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The next great tennis rivalry had arrived — or so many people thought.However, Sharapova’s 2004 win at the WTA Tour Championships was the last time she won a professional match against Williams.
But she made her way through the draw, notching a comeback win in the semifinals after being a set down against American Lindsay Davenport, who was seeded fifth.
From 2002 to 2003, when Sharapova was just coming onto the scene, that player was Serena Williams.
Williams had just come off what’s known as the “Serena Slam,” a term she coined herself after she won four consecutive Grand Slam tournaments but not within the same calendar year (the term riffs on “Grand Slam,” which a player achieves when she consecutively sweeps the four annual grand slam tournaments — the Australian Open in January, the French Open in May, Wimbledon in July, and the US Open in August/September — in a single calendar year).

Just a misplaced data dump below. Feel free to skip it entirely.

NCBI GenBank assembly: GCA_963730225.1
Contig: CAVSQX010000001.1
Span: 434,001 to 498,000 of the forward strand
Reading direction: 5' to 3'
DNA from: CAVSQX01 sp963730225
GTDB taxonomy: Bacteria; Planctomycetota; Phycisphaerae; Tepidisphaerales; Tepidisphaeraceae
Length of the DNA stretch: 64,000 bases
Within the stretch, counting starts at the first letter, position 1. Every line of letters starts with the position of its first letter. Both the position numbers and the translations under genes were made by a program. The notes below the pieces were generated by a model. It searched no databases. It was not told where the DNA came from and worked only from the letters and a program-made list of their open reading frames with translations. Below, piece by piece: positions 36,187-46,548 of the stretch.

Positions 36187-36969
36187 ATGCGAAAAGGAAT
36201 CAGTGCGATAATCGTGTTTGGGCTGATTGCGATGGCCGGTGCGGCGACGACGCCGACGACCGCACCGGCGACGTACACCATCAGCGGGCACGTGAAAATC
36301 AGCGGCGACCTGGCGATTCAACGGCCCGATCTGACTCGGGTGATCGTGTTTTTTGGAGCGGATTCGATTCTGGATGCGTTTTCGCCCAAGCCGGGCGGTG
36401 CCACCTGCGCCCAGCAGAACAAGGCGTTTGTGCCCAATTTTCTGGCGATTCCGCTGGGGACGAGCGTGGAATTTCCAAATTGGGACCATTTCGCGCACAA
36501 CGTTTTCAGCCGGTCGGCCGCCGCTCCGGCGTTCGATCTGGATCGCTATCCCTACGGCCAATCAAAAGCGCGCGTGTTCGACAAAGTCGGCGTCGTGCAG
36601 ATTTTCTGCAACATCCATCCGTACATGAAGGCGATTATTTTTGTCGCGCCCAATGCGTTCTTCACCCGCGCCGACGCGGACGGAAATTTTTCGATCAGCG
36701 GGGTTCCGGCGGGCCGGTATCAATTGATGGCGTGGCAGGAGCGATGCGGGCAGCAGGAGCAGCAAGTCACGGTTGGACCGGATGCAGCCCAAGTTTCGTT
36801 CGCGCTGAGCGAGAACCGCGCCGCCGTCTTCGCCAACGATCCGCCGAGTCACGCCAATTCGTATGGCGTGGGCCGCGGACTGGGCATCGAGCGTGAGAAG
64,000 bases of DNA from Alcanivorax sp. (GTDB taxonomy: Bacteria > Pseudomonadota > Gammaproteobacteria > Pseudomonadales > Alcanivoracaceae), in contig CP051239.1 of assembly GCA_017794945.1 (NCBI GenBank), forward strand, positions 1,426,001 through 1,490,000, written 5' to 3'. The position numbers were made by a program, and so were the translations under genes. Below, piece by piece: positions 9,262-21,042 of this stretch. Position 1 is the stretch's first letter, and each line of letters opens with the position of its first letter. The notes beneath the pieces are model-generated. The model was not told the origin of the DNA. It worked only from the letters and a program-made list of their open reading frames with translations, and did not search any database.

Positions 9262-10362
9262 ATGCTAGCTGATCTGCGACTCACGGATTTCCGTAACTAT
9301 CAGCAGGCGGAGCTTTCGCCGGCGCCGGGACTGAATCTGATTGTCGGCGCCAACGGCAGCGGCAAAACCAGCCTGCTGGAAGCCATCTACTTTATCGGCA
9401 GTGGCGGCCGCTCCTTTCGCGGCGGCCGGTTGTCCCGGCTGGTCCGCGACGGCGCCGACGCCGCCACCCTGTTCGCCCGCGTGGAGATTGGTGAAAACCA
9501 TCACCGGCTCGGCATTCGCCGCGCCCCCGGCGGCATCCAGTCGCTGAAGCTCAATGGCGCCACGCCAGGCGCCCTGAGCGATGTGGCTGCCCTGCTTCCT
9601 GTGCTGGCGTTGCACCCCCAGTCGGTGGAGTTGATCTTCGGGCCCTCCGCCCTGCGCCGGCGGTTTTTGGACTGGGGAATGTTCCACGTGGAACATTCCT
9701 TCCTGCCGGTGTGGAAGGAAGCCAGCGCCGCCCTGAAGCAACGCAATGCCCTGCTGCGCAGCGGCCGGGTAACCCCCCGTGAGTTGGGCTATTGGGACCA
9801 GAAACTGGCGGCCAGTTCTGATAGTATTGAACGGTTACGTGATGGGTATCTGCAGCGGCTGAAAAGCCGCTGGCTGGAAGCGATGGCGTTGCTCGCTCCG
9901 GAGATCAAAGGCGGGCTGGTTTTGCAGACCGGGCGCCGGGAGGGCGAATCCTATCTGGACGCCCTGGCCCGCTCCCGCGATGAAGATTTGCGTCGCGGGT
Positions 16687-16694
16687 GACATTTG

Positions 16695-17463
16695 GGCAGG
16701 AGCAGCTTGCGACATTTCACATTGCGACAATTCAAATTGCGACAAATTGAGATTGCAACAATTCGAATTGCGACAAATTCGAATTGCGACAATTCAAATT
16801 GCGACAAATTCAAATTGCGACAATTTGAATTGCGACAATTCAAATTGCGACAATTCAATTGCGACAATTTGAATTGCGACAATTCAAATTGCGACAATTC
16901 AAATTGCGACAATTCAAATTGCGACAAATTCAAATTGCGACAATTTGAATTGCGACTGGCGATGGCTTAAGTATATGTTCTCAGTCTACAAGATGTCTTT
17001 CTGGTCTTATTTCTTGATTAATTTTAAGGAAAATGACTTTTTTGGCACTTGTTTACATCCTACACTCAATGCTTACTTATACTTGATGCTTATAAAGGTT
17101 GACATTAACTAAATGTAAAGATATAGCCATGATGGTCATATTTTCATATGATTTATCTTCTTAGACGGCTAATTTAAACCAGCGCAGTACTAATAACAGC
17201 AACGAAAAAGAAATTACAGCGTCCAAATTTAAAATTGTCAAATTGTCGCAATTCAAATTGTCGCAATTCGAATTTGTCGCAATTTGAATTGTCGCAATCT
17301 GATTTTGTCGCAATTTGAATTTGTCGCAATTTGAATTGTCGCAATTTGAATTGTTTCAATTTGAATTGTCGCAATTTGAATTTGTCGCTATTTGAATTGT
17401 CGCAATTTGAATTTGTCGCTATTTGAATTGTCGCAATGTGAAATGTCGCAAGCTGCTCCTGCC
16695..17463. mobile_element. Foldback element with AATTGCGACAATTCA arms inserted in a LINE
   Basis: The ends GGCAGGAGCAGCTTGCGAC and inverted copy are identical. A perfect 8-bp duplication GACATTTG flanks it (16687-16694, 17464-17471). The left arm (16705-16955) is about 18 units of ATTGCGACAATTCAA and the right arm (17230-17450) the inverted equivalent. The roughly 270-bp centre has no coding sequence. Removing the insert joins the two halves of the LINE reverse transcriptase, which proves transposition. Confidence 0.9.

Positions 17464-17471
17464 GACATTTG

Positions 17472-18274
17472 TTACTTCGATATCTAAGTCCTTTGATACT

When any player displays the kind of dominance that Williams did, they tend to evolve the overall narrative of tennis.
While sportswriters and fans inevitably exalt the player’s dominance and measure them against the greatest players in history, those same sportswriters and fans also exhibit an antsy urge to find the greatest player: the up-and-comer who can challenge — and even beat — the sport’s current leader.